I recently jumped back into frontend development for the first time in months, and I was immediately struck by one thing: everything had changed.
When I was more active in the frontend community, the changes seemed minor. We’d occasionally make switches in packaging (RequireJS → Browserify), or frameworks (Backbone → Components). And sometimes we’d take advantage of new Node/v8 features. But for the most part, the updates were all incremental.
Years ago, a friend and I discussed choosing the ‘right’ module system for his company. At the time, he was leaning towards going with RequireJS–and I urged him to look at Browserify or Component (having just abandoned RequireJS ourselves).
We talked again last night, and he said that he’d chosen RequireJS. By now, his company had built a massive codebase around it –- “I guess we bet on the wrong horse there.”
Most of the tools we use today didn’t even really exist a year ago: React, JSX, Flux, Redux, ES6, Babel, etc. Even setting up a ‘modern’ project requires installing a swath of dependencies and build tools that are all new. No other language does anything remotely resembling that kind of thing. It’s enough to even warrant a “State of the Art” post so everyone knows what to use.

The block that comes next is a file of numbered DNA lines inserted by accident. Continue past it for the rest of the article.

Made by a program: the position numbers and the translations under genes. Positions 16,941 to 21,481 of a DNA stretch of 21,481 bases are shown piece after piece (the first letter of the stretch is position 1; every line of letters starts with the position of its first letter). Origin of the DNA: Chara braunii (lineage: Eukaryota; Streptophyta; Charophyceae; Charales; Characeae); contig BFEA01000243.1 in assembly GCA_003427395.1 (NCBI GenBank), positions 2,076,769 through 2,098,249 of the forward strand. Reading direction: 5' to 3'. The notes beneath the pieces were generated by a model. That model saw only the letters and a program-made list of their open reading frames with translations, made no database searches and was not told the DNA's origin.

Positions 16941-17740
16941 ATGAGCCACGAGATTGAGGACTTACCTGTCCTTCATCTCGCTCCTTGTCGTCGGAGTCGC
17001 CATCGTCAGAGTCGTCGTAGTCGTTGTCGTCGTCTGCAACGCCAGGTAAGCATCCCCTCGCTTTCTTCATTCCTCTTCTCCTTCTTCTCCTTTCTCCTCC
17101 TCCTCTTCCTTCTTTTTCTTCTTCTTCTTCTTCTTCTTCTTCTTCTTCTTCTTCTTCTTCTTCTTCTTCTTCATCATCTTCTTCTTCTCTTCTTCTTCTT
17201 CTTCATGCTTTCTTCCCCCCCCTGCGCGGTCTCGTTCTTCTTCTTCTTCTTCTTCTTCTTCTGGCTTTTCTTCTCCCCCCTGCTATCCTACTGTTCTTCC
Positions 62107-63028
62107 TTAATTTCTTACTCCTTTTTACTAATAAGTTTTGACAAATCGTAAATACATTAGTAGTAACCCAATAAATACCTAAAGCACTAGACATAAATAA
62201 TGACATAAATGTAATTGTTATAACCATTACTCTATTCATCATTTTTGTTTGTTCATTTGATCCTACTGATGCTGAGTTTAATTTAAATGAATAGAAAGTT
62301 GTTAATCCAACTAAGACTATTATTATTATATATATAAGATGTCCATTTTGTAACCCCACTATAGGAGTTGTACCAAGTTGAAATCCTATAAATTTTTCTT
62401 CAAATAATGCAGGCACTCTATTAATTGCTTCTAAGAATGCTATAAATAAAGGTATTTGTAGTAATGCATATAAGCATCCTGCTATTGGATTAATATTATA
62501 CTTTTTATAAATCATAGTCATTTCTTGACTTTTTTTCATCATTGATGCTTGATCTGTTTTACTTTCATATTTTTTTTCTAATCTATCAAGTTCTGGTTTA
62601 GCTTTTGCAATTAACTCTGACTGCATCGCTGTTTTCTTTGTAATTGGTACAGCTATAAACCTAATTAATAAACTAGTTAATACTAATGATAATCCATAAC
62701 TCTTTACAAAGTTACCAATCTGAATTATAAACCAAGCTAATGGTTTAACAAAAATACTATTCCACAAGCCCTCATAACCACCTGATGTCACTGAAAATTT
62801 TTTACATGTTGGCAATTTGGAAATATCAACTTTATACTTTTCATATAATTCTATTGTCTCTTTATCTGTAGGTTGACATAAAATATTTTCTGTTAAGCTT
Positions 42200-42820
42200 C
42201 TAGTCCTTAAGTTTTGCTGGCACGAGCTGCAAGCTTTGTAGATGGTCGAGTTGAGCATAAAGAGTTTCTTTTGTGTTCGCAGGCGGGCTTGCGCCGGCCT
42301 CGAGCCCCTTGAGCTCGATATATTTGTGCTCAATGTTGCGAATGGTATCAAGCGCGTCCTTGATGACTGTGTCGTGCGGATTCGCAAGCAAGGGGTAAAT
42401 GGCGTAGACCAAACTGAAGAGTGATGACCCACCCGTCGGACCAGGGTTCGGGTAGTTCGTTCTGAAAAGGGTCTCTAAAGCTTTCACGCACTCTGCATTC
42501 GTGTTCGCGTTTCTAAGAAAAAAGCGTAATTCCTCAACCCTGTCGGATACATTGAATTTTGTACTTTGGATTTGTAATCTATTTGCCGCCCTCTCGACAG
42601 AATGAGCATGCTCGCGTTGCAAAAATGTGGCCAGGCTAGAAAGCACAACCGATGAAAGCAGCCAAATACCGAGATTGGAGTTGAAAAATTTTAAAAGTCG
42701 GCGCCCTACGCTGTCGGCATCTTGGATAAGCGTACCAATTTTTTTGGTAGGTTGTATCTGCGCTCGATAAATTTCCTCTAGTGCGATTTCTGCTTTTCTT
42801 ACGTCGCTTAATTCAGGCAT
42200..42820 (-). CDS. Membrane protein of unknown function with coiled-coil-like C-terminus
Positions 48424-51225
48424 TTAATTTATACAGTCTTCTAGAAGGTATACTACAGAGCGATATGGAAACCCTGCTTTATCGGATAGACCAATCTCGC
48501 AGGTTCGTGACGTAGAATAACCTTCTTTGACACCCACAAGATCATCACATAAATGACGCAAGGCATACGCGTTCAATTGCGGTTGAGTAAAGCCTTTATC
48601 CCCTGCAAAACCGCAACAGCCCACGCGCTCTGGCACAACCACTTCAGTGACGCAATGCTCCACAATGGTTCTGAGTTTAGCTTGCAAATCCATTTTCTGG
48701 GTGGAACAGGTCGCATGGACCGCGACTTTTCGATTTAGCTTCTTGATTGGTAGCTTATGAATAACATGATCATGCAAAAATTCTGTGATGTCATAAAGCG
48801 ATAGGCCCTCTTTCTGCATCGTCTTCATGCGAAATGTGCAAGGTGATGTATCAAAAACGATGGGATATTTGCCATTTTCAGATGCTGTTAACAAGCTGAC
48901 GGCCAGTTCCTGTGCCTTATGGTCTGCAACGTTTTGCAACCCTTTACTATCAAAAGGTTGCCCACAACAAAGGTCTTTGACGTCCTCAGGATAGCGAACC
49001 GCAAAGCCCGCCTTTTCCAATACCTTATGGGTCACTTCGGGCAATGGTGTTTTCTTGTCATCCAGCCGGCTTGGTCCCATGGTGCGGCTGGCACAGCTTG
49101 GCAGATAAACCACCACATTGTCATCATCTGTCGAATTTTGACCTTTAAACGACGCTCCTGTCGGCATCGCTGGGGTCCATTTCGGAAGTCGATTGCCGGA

A long strange journey
As it turns out, there are a ton of interesting dynamics at play: corporate self-interest, cries for open standards, Mozilla pushing language development, lagging IE releases that dominate the market, and tools that pave over a lot of the fragmentation.
The Browser Wars
ECMAScript has a weird and fascinating history of its own, largely broken up into different ‘major’ editions.
apply, and various
ES2 was released one year later in June 1998, but the changes were purely cosmetic. They had been added to comply with a corresponding ISO version of the spec without changing the specification for the language itself, so it’s typically omitted from compatibility tables.
ES3, released in December 1999, marked the first major additions to the language. It added support for regexes,
.bind, and try/catch error handling. ES3 became the “standard” for what the majority of browsers would support, underscored by the popularity of older IE browsers. Even in February 2012 (13 years after the ES3 release!!), ES3 IE browsers still had over 20% of the browser market.
But just as the spec was nearing completion, trouble struck! On the one hand Microsoft’s IE platform architect Chris Wilson, argued that the changes would effectively “break the web”. He stated that the ES4 changes were so backwards incompatible that they would significantly hurt adoption.
On the other hand, Brendan Eich, now the Mozilla CTO, argued for the changes. In an open letter to Chris Wilson, he objected to the fact that Microsoft was just now withdrawing support for a spec which had been in the works for years.